I would go, I think once a week, to their apartment in Shermans Oaks where Jerry would train me for an hour or so -- just in his living room. He was relatively informal and patient. Jerry was a fierce and wicked fighter. Despite his frail appearance, his speed and power were stunning. When he would grab my wrist, I could feel the force throughout my body. I could not break his grip. When he would demonstrate a strike at me -- he would be on me in an instant. So much of JKD is feel -- especially in the wing chun work where you're physically connected to the other person and the movements are soft and steady and then the attack is violent and sudden. Your reactions are honed to react, not panic, and stay in the moment. I have a calmness thinking about this work with Jerry -- but I remember calling my brother after one of our sessions and just describing the fierceness of his body and spirit.
I feel like I just scratched the surface of my training with Jerry. JKD is a really deadly art. It's not a points system like TKD where you kick someone in the chest and get a point. I always remember Jerry telling me that if I was in a bad situation, to just get out of the situation -- walk away or run -- don't fight. You never know if the person is armed or something is coming at you from a direction you didn't anticipate. It's just not worth it. But forced to fight -- and this is a lot of what Bruce wanted in this art. He wanted it to be real and realistic. A lot of Bruce's training was from street fights in Hong Kong -- there's nothing like "no backfists" or "no kicks to the groin" -- it's pure survival. This is a difficult art to train -- because you obviously pull back at the last second lest you hurt your training partner (in my case, Jerry). Even as I got good, or at least better -- I never had any doubt. I was totally convinced that Jerry could likely kill me with his bare hands in under 5 seconds -- probably less. He had this amazing combination of speed and power -- but something so underrated was just how calm his mind was. You watch those martial arts movies where Bruce (or someone else) is surrounded by 6 people and they just dispatch their opponents one by one. There's a calmness within the mayhem -- that was Jerry. He seemed to have reached a certain skill level where that was possible.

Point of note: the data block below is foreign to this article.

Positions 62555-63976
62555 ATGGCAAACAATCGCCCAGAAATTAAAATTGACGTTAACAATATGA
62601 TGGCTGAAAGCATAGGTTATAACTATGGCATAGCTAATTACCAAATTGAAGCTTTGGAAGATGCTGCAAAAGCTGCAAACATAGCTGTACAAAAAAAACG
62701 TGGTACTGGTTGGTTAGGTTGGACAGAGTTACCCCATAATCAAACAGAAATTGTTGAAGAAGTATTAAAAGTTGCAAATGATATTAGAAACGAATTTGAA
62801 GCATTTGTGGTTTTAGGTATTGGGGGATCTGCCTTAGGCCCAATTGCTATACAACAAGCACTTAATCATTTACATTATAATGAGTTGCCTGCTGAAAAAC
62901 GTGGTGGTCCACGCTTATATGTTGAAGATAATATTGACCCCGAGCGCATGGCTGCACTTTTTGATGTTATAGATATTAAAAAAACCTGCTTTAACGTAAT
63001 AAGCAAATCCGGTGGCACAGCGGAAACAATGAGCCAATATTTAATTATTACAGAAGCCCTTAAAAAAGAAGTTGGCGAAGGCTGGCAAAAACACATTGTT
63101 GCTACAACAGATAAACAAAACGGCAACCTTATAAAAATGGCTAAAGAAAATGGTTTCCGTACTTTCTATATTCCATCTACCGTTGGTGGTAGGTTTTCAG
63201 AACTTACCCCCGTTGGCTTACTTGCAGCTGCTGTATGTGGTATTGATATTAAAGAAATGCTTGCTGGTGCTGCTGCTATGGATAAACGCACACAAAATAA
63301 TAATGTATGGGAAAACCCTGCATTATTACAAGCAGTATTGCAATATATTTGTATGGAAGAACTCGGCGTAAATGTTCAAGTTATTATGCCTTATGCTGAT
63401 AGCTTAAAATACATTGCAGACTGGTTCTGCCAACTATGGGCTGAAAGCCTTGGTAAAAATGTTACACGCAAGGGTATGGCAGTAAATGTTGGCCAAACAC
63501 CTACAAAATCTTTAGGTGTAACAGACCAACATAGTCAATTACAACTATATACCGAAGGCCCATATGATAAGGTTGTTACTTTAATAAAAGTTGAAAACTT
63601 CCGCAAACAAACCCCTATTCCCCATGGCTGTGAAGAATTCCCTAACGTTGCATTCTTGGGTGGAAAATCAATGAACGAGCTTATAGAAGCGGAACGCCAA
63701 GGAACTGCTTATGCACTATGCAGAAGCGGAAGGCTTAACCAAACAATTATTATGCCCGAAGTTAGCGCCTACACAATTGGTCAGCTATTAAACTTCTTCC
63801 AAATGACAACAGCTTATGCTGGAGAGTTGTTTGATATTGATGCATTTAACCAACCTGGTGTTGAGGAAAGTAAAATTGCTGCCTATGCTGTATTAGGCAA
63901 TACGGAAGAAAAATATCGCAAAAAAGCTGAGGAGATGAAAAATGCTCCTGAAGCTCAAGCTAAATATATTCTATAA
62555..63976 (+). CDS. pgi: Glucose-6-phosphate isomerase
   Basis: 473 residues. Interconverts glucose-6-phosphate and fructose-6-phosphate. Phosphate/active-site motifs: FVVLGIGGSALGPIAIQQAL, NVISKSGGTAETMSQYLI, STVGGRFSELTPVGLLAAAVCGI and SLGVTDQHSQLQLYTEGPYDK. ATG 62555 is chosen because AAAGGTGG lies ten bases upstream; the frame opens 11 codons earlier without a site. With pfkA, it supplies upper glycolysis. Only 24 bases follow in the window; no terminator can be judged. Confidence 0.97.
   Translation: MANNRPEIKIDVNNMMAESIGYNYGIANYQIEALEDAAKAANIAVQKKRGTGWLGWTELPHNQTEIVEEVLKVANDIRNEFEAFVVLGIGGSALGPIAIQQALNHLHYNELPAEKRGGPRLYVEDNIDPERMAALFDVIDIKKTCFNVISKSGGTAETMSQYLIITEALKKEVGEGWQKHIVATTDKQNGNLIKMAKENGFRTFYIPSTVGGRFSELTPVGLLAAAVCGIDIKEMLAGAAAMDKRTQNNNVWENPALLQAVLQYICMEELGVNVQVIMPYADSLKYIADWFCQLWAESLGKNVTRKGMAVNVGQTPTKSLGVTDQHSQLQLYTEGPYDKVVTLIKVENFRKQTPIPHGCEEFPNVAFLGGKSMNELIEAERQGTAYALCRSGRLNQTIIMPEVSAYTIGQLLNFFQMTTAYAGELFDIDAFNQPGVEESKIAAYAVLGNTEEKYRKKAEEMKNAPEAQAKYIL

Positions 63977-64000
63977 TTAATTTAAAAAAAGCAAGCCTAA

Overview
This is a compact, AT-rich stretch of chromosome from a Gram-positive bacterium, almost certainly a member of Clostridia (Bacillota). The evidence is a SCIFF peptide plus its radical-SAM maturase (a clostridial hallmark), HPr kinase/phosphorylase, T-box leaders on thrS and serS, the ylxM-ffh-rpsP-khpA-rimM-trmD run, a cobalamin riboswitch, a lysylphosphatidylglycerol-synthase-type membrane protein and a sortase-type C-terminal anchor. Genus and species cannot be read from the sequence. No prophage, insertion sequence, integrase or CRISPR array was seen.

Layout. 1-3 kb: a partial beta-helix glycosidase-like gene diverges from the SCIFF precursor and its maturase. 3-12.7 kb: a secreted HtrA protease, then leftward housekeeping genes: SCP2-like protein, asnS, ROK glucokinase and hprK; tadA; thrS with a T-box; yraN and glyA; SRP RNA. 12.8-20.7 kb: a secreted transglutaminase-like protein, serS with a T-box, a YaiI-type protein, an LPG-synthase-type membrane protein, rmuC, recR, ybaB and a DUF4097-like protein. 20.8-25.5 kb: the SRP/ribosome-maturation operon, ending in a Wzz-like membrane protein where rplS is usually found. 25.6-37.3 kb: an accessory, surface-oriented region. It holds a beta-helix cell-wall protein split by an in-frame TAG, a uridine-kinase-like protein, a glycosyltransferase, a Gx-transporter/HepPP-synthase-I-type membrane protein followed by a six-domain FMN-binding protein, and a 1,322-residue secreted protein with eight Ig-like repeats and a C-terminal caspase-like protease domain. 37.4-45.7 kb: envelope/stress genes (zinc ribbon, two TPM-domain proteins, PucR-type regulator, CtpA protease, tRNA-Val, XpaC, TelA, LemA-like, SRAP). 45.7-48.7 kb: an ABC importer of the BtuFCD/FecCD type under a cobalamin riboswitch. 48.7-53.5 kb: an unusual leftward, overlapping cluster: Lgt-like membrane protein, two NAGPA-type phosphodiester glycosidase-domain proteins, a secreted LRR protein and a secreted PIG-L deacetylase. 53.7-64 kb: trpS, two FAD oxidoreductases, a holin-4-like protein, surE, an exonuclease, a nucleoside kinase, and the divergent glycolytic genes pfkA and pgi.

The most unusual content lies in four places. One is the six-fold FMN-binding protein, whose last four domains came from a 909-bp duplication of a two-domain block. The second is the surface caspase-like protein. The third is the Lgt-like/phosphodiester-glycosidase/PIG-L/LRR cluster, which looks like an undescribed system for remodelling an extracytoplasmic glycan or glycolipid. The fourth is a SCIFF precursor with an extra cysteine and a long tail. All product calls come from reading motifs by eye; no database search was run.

I'll never forget one of the compliments Jerry paid me. I should note that Jerry, while a very encouraging and warm teacher, was not quick on the compliments. But he told me once, "You have Bruce's speed." If you've ever seen film on Bruce, you know that's frankly a hard compliment to even take in. To this day, I don't think I really believe it. Perhaps what he meant is that if I trained really really hard, I could attain some modicum of Bruce's speed. Nevertheless, it was kind and gracious of him to say it.
I remember at one point when I was working with Jerry -- Jerry by the way was not cheap. I think I paid $150/session (or roughly $150/hour). But I told myself that if I learned self-defense from him, that the total price (in monetary terms) would be completely worth it -- and it was, and much more. I remember thinking, especially because of his seeming fraility, that Jerry wouldn't be around forever, and I should take advantage of the fact that someone so skilled, and with so much history and legacy (and I loved hearing stories about Bruce) -- that someone like that was willing to work with me. I'm sorry to see you go Jerry. Our time together was too short. If there is a Heaven, I hope you're there with Bruce -- training and working together again. Much love.